How can you do an April Fools’ Day prank when every day, reality surpasses satire? “Vice President Dubs Health Care Reform ‘A Big Fucking Deal.'” “Oscar Winner for Heartwarming Film about Inter-Racial Friendship Dumped for Neo-Nazi Mistress.” “Thousands of American Refuse to Answer ‘Invasive’ Census Questions While Posting Drunken Pictures of Selves on Facebook.” “Rod Blagojevich to Be Contestant on ‘The Apprentice.'”
As they say, you couldn’t make this stuff up. So I’m sympathetic, overall, to people who fall for hoaxes or rumors at first. (No sympathy for those who run to e-mail everyone they know about it without first checking on snopes.com.)
But today, I thought I’d share my favorite with you, and this, I promise, is not made up. I’m not messing with you.
Back in 2000, The Onion — a satirical newspaper parody — published an article entitled “Harry Potter Books Spark Rise In Satanism Among Children.”
Shortly after, Readers’ Digest published an article about J.K. Rowling. Reader response was positive, except for one woman who wrote:
“I am shocked that Reader’s Digest would put someone like J.K. Rowling on the cover without more investigation about what she really believes. Harry Potter is doing much to further the evil in this world through spells and incantations. It saddens me that parents prefer to look the other way when something is ‘popular.'”
This is where it gets awesome, though. Because a few months later, this same woman — Laurie Rice of Athens, Georgia — wrote back to Readers’ Digest with this gem:
I was angered you did not print my entire comments on Harry Potter (“You Said It”, February) and left important points out. I made these comments because I read an article from theonion.com quoting J.K. Rowling. These concerns need to be publicized. She is an admitted Satan worshipper. There has been an increase in 14 million children into the church of Satan as a result of these books.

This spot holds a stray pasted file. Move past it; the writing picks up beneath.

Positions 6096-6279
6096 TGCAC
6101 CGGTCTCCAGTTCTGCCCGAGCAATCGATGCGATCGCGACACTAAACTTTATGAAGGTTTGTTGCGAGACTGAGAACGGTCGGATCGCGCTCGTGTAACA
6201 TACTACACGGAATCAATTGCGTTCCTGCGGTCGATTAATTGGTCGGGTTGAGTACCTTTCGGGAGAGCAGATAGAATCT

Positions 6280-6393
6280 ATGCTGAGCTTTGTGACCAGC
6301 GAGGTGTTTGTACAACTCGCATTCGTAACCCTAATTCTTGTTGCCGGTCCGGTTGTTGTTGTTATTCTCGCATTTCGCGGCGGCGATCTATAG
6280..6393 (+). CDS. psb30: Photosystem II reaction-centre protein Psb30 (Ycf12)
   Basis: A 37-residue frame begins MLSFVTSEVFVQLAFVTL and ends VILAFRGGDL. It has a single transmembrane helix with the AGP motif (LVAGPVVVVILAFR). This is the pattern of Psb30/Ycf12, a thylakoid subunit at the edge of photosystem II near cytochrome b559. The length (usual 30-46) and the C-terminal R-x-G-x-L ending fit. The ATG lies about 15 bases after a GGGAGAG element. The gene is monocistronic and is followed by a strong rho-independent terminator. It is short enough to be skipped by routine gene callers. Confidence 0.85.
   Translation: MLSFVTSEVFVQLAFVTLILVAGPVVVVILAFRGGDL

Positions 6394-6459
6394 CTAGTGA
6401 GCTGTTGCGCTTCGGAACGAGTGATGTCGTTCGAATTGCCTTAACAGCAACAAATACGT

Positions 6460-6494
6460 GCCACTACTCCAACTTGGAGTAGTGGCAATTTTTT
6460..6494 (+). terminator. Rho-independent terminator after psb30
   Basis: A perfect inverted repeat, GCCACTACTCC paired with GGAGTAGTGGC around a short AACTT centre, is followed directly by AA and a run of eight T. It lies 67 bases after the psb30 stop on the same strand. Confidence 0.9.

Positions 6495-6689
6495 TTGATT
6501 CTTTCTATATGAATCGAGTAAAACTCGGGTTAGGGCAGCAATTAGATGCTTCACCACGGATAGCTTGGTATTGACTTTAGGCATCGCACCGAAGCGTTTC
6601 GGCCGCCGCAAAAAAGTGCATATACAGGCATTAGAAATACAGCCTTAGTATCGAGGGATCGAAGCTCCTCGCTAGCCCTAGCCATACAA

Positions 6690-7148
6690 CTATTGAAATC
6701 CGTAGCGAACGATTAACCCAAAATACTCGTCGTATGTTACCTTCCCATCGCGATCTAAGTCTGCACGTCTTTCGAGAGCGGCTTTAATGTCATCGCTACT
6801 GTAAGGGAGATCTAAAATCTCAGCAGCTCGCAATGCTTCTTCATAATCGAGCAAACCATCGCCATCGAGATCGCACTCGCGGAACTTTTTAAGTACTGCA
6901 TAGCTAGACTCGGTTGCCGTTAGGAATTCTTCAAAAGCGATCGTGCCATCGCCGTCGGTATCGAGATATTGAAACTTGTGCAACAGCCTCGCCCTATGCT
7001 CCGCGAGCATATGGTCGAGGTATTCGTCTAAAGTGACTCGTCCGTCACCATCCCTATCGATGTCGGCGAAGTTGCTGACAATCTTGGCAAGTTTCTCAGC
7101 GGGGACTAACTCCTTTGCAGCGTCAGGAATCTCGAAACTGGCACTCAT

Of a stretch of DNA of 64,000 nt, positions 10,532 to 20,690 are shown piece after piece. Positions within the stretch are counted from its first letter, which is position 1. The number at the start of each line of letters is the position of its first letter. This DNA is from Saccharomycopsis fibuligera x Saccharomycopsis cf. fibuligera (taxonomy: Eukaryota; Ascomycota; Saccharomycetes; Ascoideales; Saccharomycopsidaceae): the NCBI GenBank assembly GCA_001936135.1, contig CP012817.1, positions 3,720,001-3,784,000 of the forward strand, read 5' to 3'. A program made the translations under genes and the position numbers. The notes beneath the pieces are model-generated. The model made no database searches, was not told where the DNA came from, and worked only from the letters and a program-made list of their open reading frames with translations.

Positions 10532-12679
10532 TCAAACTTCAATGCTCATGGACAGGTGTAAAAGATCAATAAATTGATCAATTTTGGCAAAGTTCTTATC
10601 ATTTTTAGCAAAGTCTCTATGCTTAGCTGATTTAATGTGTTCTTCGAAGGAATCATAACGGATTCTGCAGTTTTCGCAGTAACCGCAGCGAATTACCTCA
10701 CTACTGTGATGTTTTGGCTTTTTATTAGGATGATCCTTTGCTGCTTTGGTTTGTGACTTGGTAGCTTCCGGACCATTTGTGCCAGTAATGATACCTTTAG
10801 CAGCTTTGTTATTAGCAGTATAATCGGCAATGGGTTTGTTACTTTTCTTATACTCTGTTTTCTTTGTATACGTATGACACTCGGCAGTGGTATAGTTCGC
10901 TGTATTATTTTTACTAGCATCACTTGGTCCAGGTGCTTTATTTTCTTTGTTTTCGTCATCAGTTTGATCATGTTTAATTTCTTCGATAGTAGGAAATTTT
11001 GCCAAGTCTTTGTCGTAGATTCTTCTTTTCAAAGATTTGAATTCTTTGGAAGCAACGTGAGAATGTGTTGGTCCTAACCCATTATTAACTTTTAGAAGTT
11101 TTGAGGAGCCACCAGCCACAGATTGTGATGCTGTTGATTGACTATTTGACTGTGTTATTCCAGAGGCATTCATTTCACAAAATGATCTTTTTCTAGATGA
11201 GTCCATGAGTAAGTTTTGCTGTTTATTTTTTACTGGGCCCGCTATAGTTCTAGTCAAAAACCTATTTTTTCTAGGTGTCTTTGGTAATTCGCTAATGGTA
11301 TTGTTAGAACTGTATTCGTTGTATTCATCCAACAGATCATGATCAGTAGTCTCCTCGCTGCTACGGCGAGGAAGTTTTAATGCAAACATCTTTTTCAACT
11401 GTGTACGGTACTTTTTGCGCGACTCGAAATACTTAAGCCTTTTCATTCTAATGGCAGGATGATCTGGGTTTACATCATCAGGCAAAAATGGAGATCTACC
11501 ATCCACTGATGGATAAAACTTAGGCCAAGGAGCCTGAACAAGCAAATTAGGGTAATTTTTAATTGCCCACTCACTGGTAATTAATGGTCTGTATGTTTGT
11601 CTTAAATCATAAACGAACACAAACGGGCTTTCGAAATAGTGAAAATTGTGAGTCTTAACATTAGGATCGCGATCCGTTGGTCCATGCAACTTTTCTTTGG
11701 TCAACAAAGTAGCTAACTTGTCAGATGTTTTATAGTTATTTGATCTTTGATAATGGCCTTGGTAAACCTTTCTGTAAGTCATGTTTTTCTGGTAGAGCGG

The editors responded:
We hope you’ll be relieved to learn theonion.com is actually the website for a satirical newspaper, with a readership of five million. The article you read was a spoof — unfortunately passed along as a fact by countless people. Even Christianity Today calls the Harry Potter series “a Book of Virtues with a pre-adolescent funny bone,” containing “wonderful examples of compassion, loyalty, courage, friendship, and self-sacrifice.” — Eds.
I hope you agree with me that the editors’ response was a perfect blend of snark and politesse. Because you know perfectly well that Ms. Rice would not be relieved to learn this. It’s not as though you or I thought that our laptops were being recalled, and then found out that in fact, they weren’t. Ms. Rice wanted to believe that Harry Potter is evil, and I’m sure she was very, very disappointed to have her “evidence” debunked.
What do you think the odds are that she found some brand new “evidence” right quick-like to support that which she wanted to believe anyway?
Happy April! Fool the day!